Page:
The chloroplast is a well-known plant organelle providing plants with energy. Multiple pathways of chlorophagy have been reported for the degradation of partial or whole chloroplasts during various conditions such as photodamage, starvation or senescence (Wada et al., 2009; Izumi and Nakamura, 2018). During chlorophagy, the entire photodamaged chloroplasts were transported by autophagosome to the vacuole for degradation (Izumi et al., 2017). Chloroplast/plastid contents can also form rubisco-containing bodies (Ishida et al., 2008), ATG8-INTERACTING PROTEIN 1-GFP labeled plastid-associated (ATI-PS) bodies (Michaeli et al., 2014), or small starch granule-like structures (SSGL) (Wang et al., 2013) and then wrapped by autophagosomes for subsequent degradation in vacuoles. Studies have shown that ATI is linked to ATG8 and plastid proteins to function as a receptor (Michaeli et al., 2014), but for the whole chloroplast degradation, the nature of the receptor is still not clear.
Other than being a platform for autophagosome biogenesis, ER fragments can act as a specific cargo for selective autophagy under conditions of ER stress. This is known as ER-phagy. A reasonable explanation as to why part of the ER is engulfed by autophagosomes is to eliminate ER luminal unfolded proteins or aggregates created during ER stress. A recent study in Arabidopsis suggests AtSec62a is the receptor mediating the ER-phagy. This is a translocon protein with three transmembrane domains (TMDs) and 2 ATG8-interacting motifs (AIMs) facing the cytosol. AtSec62 is engulfed by autophagosomes only when ER stress is induced, and this pathway depends on lipidated ATG8. Loss-of-function of AtSec62 fails to give rise to ER-phagy and plants exhibit ER stress hyper-sensitivity, indicating that AtSec62 may function as an ER-phagy receptor to mediate misfolded protein clearance as its homologues do in mammalian cells (Deshaies and Schekman, 1989; Fumagalli et al., 2016; Hu et al., 2019).
Selective autophagy receptors for other organelles such as mitochondria and peroxisome have been well-studied in mammals and yeast. For example, five receptors including NIX/BNIP3L (Zhang and Ney, 2008), p62/SQSTM1 (Geisler et al., 2010), FUNDC1 (Liu et al., 2012), BNIP3 (Zhang and Ney, 2009), and optineurin (Lazarou et al., 2015) were shown to involve in the degradation of mammalian mitochondria, whereas one receptor Atg32 (Kanki et al., 2009) was responsible for the turnover of mitochondria in yeast. In addition, the mammalian p62 (Kim et al., 2008) and NBR1 (Deosaran et al., 2013) as well as the yeast Atg30 (Farré et al., 2008) and Atg36 (Motley et al., 2012) were shown to function in pexophagy. However, relatively little is known about the specific receptors in plant selective autophagy albeit its extensive study in recent years. Taken together, selective autophagy is a sophisticated machinery with multiple receptors and their specific cargos (Table 1).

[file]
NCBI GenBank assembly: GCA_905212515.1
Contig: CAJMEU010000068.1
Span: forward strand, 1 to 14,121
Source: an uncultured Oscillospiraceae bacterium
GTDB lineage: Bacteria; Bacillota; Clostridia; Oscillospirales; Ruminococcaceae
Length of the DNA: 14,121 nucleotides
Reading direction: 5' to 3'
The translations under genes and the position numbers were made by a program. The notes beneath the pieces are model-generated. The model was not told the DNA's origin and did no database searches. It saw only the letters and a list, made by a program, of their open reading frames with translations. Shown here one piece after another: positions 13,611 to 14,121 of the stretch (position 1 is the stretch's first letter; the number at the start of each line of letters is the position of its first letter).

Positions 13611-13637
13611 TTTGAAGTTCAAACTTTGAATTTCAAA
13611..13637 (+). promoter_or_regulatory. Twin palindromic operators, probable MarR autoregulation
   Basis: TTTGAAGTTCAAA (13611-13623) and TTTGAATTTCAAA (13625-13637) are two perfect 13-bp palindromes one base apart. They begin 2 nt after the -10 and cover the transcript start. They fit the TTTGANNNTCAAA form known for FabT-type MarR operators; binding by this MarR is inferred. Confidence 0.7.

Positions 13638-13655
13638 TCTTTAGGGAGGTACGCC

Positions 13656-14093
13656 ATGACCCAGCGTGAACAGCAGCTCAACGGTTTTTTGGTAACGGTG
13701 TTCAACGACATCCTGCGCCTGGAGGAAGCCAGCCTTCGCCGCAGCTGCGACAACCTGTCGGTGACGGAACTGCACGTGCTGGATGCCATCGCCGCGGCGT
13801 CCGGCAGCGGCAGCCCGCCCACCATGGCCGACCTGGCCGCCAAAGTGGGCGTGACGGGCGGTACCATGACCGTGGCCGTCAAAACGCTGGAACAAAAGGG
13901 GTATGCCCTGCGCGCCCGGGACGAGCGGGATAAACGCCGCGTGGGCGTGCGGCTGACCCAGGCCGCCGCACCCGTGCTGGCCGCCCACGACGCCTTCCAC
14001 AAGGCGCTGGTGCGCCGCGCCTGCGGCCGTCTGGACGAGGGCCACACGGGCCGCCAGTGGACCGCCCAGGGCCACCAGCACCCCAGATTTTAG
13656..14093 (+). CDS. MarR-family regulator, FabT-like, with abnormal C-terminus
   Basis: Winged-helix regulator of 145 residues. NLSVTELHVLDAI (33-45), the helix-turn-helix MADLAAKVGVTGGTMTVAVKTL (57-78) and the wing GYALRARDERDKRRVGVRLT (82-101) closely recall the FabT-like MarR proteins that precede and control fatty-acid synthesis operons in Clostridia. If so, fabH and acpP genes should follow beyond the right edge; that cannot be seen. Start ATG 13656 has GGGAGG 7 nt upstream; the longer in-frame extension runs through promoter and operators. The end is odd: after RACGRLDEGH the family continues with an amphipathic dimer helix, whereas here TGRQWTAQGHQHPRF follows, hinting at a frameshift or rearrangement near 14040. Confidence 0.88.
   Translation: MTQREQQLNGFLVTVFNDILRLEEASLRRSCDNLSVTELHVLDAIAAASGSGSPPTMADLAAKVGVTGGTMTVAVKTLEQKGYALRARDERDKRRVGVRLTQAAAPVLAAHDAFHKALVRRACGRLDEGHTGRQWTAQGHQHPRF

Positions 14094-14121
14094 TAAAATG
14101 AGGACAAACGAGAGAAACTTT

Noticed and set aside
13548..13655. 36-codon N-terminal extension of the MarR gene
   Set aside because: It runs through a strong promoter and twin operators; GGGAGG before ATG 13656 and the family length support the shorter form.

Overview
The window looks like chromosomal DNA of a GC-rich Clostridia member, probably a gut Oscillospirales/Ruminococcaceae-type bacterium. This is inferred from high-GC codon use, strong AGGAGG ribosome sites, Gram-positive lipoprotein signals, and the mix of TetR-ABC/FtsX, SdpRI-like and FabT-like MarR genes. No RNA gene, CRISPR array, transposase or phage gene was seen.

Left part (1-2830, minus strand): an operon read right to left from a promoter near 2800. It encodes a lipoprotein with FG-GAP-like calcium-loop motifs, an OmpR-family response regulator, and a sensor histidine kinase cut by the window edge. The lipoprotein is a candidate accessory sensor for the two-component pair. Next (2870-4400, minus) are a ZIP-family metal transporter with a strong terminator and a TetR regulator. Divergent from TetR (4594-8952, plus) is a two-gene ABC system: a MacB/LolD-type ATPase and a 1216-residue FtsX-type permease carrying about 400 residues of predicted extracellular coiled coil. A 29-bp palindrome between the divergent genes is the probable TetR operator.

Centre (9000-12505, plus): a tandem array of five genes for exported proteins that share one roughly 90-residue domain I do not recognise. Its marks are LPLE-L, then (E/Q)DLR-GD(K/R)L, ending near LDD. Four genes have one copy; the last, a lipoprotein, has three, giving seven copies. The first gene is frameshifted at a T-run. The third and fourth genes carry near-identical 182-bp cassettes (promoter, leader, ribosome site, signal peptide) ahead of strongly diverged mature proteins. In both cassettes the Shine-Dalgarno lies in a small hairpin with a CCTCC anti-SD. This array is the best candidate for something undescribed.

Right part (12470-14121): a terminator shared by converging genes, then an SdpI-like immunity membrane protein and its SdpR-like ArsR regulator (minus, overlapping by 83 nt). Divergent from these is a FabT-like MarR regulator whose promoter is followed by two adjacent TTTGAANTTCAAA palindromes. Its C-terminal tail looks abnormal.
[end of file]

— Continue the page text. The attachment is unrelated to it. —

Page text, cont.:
The Plant Cargo Receptor NBR1
The ubiquitin-binding protein p62 was the first identified receptor in selective autophagy in mammalian cells (Danieli and Martens, 2018). Genetic studies have revealed that p62 gene mutation is related to several human diseases including amyotrophic lateral sclerosis (ALS) and frontotemporal dementia (FD) (Fecto et al., 2011; Goode et al., 2016). p62 contains several conserved domains and motifs mediating its function as an autophagic cargo receptor. The N-terminal Phox and Bem1 (PB1) domain functions in the oligomerization of p62 and drives the formation of the filamentous structure, which is essential for p62 function and can enhance cargo binding efficiency (Lamark et al., 2003; Ciuffa et al., 2015). The ZZ type finger domain following the N terminal PB1 domain binds to the N-terminal arginylated protein as well as K48- and K63-linked ubiquitin chains involved in cargo recognition and interaction (Tan et al., 2014; Cha-Molstad et al., 2015; Zaffagnini et al., 2018). The LC3-interacting region (LIR, also known as AIM in yeast and plants) motif and a ubiquitin-associated (UBA) domain enables p62 to interact with both ubiquitinated cargos and LC3, which facilitates p62 to anchor the ubiquitinated cargo to autophagosome (Lamark et al., 2009).
Mammalian NBR1 is another autophagosome cargo receptor identified in mammalian cells, which shares similar domains with p62. It has been demonstrated that both p62 and NBR1 function in protein and organelle quality control (Pankiv et al., 2007; Kirkin et al., 2009), pathogen defense (Zheng et al., 2009) and cell signaling (Moscat and Diaz-Meco, 2009; Duran et al., 2011) in mammalian cells. Mammalian NBR1 has a N-terminal PB1 domain, a following ZZ domain, a LIR motif and a C-terminal UBA domain (Lamark et al., 2009). One important difference between p62 and NBR1 in mammalian cells is that p62 oligomerizes through its PB1 domain while NBR1 oligomerizes via its coil-coil domain which is absent in p62 (Lamark et al., 2009). As autophagy receptors, p62 and NBR1 have been shown to be involved in the selective autophagy of several organelles. A study in HeLa cells has shown that knockdown of either NBR1 or p62 suppresses the degradation of peroxisomes (Deosaran et al., 2013). In this study, NBR1 was shown to mediate pexophagy through binding to the ubiquitinated membrane protein on the peroxisomes surface via its JUBA domain (Deosaran et al., 2013). What’s more, p62 is suggested to cooperate with NBR1 in NBR1-mediated pexophagy via interacting with NBR1 through its PB1 domain and binding peroxisomes with its UBA domain (Deosaran et al., 2013). Besides, p62 has been shown to function in PINK1/Parkin-mediated mitophagy (Geisler et al., 2010). However, it remains to be verified whether p62 is necessary for the mitophagy, because of the conflicting results in different studies (Geisler et al., 2010; Lazarou et al., 2015).